Originally, most color variation on matte clay tiles was caused by variation in kiln firing temperature, kiln atmospheric conditions, and in some cases reductive firing. Many producers have shifted away from this process since low firing temperatures typically result in a higher porosity and lower breaking strength.

Engobes are now commonly used to replicate the appearance of historic firing variation, using a thin colored ceramic coating which chemically bonds to the tile to provide any range of matte colors to the fired tiles while allowing consistent firing conditions. Glazes are used when a shinier gloss appearance is desired. Like their clay base, both engobes and glazes are fully impervious to color fading regardless of UV exposure, which makes them unique among artificial colorants.[83]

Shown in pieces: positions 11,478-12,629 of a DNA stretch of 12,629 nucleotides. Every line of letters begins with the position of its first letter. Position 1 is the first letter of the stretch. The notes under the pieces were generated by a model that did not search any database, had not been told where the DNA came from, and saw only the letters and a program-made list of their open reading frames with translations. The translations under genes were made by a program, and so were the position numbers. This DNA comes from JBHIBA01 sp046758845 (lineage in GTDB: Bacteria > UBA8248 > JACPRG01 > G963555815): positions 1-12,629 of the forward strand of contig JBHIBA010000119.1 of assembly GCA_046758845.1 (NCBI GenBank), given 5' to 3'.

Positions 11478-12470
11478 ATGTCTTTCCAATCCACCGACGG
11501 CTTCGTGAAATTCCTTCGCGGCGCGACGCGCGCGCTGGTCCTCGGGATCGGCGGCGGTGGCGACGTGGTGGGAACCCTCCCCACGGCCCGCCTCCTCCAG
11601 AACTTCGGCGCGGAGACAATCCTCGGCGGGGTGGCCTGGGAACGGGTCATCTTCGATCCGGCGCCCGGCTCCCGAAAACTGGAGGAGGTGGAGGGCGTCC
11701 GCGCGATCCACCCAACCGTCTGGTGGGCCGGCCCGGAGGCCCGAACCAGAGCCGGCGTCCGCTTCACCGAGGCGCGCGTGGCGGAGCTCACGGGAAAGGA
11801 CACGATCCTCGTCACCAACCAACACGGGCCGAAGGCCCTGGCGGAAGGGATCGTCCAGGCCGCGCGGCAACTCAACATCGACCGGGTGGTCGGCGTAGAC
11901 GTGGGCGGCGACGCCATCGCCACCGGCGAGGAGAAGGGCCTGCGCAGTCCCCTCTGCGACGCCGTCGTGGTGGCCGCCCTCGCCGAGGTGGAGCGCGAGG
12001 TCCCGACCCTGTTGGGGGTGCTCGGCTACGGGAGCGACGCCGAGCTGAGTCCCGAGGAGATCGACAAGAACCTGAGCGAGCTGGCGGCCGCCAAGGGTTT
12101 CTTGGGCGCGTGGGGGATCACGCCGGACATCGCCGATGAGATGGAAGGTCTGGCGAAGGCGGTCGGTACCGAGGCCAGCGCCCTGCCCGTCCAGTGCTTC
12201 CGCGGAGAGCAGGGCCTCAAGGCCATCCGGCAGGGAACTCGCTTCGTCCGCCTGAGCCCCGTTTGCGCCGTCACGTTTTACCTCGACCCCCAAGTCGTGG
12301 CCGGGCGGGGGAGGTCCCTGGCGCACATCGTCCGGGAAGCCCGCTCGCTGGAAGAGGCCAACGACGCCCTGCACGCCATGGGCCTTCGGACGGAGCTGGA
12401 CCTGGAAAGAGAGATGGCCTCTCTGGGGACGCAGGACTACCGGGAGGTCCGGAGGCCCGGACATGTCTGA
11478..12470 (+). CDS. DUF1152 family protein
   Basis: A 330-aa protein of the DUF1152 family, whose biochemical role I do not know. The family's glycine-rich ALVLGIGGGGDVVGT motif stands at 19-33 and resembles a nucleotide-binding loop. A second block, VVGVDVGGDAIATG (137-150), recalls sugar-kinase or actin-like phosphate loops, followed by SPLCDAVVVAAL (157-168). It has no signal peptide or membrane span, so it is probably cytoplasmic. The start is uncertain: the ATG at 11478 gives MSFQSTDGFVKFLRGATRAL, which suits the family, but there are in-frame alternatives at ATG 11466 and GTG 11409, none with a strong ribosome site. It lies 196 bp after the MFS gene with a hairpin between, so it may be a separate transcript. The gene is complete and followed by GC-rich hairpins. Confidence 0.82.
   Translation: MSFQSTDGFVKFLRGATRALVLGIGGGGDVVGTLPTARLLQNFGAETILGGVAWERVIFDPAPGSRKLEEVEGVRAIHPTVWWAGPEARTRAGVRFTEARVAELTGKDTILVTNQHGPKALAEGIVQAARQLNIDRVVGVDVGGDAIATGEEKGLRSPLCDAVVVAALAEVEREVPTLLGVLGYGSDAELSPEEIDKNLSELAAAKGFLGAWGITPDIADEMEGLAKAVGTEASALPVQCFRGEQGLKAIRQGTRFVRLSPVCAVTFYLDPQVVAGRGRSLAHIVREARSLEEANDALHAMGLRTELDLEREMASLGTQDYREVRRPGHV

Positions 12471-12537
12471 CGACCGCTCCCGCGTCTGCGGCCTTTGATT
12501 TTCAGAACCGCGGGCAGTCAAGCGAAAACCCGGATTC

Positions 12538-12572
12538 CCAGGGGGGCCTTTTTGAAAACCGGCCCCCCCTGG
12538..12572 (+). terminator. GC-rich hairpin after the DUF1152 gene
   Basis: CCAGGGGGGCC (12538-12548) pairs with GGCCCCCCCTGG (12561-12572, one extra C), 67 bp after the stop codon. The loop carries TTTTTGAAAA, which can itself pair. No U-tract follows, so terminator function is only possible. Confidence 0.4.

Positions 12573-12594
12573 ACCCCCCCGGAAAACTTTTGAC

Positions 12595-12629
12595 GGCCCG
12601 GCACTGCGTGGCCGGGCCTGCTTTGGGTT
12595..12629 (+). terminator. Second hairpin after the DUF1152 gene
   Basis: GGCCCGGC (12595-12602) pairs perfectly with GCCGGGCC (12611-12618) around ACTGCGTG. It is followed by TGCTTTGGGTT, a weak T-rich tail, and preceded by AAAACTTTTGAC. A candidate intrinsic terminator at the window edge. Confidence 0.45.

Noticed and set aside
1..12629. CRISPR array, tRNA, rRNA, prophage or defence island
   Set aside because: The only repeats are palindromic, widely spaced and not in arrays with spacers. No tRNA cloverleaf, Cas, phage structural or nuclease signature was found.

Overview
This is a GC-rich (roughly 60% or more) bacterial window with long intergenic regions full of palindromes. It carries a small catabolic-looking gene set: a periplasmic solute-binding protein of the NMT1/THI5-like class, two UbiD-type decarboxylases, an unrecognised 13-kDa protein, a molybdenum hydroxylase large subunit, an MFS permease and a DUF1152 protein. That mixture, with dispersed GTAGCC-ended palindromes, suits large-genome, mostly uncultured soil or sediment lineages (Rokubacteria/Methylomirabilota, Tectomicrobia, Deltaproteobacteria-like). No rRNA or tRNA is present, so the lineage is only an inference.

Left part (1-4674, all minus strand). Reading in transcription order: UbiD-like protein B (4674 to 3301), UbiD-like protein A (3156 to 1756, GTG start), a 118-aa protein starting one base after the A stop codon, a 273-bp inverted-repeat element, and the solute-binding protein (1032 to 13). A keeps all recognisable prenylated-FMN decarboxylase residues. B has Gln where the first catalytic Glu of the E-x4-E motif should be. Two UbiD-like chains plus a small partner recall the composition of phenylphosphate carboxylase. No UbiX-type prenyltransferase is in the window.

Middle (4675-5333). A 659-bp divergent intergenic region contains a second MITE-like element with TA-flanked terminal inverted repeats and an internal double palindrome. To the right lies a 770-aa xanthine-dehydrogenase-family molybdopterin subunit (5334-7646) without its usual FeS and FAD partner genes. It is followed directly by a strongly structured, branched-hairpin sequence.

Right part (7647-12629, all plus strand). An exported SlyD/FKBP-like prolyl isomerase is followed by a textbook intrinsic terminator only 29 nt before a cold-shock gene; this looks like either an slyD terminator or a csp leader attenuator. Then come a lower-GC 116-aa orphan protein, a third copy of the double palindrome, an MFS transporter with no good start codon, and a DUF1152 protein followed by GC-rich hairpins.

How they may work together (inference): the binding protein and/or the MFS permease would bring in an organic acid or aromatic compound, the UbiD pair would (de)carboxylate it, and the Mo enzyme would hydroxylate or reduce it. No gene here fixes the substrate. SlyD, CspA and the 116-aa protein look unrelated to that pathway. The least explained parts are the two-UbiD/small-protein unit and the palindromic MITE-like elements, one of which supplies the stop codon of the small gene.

The color of slate tiles is a result of the amount and type of iron and organic material that are present, and most often ranges from light to dark gray. Some shades of slate used for roofing can be shades of green, red, black, purple, and brown.[84]

Cement tiles typically are colored either through the use of a pigment added to the cement body, or through a concentrated slurry coat of cement-infused pigment on the outside of the tiles. Due to the simple production process and comparatively low firing temperature, cement tiles fade over time and often require painting to restore a "new" appearance.[85]

Plastic tiles are colored through the incorporation of synthetic dyes added to them during molding.[86] As a result of their reactive chemical composition they can suffer degradation from UV rays and fade after a few years of use.[87]

Gallery[edit]

See also[edit]

References[edit]